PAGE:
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FIFPro urges the IOC, FIFA and all other football confederations to ensure that human rights, labor rights, the environment and anti-corruption requirements are respected while bidding and deciding on the host of the Olympic Games, the FIFA World Cup or any other mega-sporting-event (MSE).

FIFPro is part of a joint initiative with some of the world's leading non-governmental organisations in the area of human rights, environment and anti-corruption (Human Rights Watch, International Trade Union Confederation, Terre des Hommes and Transparency International Germany), and official representatives of supporters (Supporters Direct and Football Supporters Europe).

From Sunday December 7th until Tuesday 9th, the IOC members are gathering in Monaco to discuss and vote on reform proposals put forward by IOC President Bach (20+20 Recommendations). FIFPro and its international allies seized the opportunity to write Bach a letter with their recommendations, as they are of the opinion that the meeting in Monaco is the perfect moment "to reform not just the IOC, but to address challenges across international sport more broadly".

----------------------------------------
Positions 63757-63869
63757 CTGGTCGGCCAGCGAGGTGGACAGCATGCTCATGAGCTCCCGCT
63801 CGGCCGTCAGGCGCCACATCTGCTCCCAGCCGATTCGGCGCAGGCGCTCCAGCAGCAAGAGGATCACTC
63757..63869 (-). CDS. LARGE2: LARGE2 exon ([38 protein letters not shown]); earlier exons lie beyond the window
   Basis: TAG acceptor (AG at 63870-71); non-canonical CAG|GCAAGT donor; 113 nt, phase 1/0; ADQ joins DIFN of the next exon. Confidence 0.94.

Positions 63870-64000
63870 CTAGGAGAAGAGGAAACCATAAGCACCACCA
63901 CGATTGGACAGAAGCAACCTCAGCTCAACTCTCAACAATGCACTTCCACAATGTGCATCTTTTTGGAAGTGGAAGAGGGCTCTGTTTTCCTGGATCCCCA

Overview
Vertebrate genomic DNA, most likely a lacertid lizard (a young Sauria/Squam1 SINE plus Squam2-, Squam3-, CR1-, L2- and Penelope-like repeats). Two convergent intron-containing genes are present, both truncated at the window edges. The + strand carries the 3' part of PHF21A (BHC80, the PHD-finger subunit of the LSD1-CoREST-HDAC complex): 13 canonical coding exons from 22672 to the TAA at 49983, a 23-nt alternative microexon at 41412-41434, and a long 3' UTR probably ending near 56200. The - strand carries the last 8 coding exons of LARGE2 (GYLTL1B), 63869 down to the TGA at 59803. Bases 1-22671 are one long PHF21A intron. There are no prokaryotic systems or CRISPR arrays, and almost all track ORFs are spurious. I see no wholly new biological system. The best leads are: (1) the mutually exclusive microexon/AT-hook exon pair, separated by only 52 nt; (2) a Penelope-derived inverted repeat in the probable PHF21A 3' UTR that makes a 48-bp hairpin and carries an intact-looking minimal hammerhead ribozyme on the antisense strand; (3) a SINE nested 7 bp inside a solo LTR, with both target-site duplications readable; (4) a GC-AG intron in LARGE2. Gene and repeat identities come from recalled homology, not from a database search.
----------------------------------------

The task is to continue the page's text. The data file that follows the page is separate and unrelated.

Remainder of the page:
Human rights are essential to FIFPro. In February this year, FIFPro told a European Parliament hearing that strictly enforced international human rights standards need be applied as a basic precondition for any country desiring to stage the FIFA World Cup.

FIFPro Secretary General Theo van Seggelen explains: "Recently reported events concerning violations of human and labor rights in Russia and Qatar, force FIFPro – speaking on behalf of all professional footballers worldwide – to fight for its social responsibility, as not a single human being should suffer from the organisation of a mega-sporting-event."

"Human rights of people involved in the mega-sporting-events must be safeguarded and firmly protected from human rights abuse, corruption or exploitation before such an event – for example the Olympics or the FIFA World Cup - is awarded."

"The prestige and political significance of the mega-sporting-events should motivate change if it is a non-negotiable precondition."

In the letter to Bach, all parties declare that they "are committed to engage and assist in the implementation of the proposed reforms and to provide background and guidance you (President Bach) and your team may need to make informed decisions that will affect many lives in prospective host countries. We hope to meet to discuss our shared interests early in 2015".

Click here to read the entire letter to IOC President Thomas Bach

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